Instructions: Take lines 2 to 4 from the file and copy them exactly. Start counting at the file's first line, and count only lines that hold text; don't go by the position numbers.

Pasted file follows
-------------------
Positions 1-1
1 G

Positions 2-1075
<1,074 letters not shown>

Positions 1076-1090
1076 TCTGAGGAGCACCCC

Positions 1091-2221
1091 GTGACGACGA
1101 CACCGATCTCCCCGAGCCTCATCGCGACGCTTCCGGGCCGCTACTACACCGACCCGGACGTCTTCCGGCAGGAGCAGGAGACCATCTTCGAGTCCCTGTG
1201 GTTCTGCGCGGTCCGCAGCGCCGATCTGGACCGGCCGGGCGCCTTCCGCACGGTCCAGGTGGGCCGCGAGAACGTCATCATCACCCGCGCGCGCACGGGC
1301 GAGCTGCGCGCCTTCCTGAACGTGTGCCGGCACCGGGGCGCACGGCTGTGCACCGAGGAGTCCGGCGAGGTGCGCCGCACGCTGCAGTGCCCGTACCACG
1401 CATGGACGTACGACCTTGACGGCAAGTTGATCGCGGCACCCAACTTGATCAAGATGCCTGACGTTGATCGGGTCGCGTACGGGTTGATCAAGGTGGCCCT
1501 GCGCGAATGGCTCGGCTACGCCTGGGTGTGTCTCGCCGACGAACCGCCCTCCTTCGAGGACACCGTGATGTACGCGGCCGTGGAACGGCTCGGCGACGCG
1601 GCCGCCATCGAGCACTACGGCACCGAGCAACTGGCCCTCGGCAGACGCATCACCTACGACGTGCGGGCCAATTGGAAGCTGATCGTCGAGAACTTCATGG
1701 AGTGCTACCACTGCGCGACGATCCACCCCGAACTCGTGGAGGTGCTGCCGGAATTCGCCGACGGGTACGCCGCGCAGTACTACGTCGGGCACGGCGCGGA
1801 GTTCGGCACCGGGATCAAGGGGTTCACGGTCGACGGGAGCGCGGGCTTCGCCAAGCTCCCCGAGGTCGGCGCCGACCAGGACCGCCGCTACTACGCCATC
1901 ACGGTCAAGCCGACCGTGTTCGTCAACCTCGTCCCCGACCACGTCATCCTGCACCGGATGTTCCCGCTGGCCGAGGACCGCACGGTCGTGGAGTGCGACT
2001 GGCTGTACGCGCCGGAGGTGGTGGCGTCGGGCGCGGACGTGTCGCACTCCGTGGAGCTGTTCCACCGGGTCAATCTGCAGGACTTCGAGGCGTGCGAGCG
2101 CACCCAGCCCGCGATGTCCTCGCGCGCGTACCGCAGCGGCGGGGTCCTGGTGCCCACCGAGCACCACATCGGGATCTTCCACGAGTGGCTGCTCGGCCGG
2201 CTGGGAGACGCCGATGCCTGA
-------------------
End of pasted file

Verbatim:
1 G

Positions 2-1075
<1,074 letters not shown>